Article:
I disagree. I've known some people in very unhealthy, drama-filled open relationships; people who lacked self-awareness and strong communication skills.

That said, I do believe that with patience and practice, anyone can successfully explore open relationships, especially if they follow the advice found this book.

Taormino works hard to show the good, the bad, and the ugly of open relationships. With real people providing real examples from their own lives, you're exposed to a wide variety of relationships, problems, solutions, and personal obstacles, as well as how they are working to overcome them.

Throughout the book, Taormino stresses the importance of honesty, communication, flexibility, and patience. She is clear that there are many rewards and pitfalls to approaching relationships this way, but ultimately, having the freedom to grow and change within a relationship is the bottom line.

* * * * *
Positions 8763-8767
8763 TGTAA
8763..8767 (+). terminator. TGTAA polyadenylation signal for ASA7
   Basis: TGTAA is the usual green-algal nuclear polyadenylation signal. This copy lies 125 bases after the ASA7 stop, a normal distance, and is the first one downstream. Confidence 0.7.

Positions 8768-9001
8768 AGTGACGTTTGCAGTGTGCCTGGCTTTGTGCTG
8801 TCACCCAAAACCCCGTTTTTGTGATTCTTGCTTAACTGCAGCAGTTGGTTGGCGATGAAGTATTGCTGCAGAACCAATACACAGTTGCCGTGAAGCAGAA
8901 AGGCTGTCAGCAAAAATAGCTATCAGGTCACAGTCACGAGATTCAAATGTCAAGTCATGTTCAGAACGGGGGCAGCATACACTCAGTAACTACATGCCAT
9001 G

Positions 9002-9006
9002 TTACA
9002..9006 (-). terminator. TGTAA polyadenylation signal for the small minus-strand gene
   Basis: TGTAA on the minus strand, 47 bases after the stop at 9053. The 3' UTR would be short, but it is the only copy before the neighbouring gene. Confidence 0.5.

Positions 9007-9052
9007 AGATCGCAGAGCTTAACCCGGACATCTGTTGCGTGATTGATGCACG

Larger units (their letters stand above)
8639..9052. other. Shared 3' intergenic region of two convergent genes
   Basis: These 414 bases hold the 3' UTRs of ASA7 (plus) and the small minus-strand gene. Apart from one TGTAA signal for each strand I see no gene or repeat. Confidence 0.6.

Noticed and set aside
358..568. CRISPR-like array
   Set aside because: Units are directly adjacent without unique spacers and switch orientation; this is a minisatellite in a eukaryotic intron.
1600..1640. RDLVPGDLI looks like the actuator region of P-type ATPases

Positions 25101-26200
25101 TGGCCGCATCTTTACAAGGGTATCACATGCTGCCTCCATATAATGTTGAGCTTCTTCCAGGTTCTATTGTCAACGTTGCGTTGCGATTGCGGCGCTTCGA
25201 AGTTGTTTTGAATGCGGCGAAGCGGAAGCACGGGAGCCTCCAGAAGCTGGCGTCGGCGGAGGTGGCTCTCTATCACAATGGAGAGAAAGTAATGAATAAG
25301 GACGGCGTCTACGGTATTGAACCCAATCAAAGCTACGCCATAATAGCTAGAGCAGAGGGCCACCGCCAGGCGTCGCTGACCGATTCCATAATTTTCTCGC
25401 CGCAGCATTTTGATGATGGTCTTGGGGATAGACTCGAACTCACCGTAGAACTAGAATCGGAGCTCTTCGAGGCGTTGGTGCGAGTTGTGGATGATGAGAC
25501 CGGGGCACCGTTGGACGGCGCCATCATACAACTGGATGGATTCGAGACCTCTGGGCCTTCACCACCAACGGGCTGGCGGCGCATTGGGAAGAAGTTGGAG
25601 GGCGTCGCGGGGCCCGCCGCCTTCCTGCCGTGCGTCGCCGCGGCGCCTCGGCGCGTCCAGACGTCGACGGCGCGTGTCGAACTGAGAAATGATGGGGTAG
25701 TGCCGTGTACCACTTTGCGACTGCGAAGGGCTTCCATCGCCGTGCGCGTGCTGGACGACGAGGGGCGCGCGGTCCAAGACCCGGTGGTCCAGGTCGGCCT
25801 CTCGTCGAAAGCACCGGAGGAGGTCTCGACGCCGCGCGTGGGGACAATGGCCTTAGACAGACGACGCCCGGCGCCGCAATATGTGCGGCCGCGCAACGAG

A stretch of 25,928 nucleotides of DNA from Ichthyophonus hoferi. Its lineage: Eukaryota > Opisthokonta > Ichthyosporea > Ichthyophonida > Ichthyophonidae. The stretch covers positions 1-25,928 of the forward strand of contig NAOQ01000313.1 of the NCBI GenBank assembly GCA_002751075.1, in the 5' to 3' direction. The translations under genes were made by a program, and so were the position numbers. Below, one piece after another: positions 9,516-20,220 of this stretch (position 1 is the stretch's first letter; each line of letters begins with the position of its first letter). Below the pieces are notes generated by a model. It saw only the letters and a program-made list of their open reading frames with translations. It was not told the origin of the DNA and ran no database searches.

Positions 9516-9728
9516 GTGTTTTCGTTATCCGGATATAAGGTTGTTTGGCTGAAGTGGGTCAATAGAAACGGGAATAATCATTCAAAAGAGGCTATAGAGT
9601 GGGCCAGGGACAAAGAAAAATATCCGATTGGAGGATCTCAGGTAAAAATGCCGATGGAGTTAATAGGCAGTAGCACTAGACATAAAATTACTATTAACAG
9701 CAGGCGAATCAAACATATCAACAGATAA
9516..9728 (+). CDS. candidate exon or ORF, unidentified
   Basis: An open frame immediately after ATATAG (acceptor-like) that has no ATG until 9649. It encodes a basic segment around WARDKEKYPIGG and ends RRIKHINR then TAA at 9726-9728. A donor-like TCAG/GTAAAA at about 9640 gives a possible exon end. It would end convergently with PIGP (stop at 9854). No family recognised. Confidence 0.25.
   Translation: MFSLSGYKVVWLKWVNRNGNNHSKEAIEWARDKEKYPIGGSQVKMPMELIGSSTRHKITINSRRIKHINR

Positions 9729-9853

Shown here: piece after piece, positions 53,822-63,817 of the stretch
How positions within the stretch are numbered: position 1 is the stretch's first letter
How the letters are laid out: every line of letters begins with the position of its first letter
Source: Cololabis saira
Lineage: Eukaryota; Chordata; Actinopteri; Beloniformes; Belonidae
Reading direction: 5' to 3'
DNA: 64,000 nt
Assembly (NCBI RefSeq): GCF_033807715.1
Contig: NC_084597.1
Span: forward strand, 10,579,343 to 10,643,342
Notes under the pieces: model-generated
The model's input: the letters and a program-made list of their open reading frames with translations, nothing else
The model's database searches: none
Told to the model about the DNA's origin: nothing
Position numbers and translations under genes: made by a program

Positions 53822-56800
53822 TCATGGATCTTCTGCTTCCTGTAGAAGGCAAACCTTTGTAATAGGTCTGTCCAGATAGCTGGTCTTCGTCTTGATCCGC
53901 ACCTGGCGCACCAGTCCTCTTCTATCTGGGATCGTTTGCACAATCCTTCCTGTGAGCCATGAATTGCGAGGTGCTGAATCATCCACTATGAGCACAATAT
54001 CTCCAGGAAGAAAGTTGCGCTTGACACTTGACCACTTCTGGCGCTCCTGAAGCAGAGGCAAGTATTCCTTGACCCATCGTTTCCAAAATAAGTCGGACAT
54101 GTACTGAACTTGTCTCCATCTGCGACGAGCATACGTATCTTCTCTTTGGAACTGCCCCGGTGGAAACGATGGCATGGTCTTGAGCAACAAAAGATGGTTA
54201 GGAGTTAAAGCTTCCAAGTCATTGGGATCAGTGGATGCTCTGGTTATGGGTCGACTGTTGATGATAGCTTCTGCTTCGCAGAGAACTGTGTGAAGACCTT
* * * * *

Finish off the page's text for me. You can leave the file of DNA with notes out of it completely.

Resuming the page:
Opening Up is a fantastic resource full of real-world information that is down-to-earth, approachable, and wide open to interpretation. Each relationship that you have will require different expectations and rules, and create new experiences. What Taormino really wants everyone to understand is that it's up to you to negotiate what will make you happy in your various relationships - so get clear on who you are, what you want, and always allow room to change and grow.

None of us are stagnant. What we wanted 10 years ago probably isn't what we want today. Our relationships are the same way - they evolve and change as our experiences shape our reality.

Opening Up is a fantastic book for challenging assumptions, considering alternative approaches to common relationship problems, and exploring open relationship models in the real world. ...more
3

Nov 26, 2011

This book spends enough time and energy talking about BDSM that I wouldn't be comfortable giving it to my parents. Which is too bad, because it's otherwise a pretty balanced discussion of how different nonmonogamous relationships function. (If you flip to the stats in the back you'll discover that about 60% of her interview sample self-identified as kinky, so it's not surprising that it keeps coming up. I guess that's one of the problems with snowball sampling.)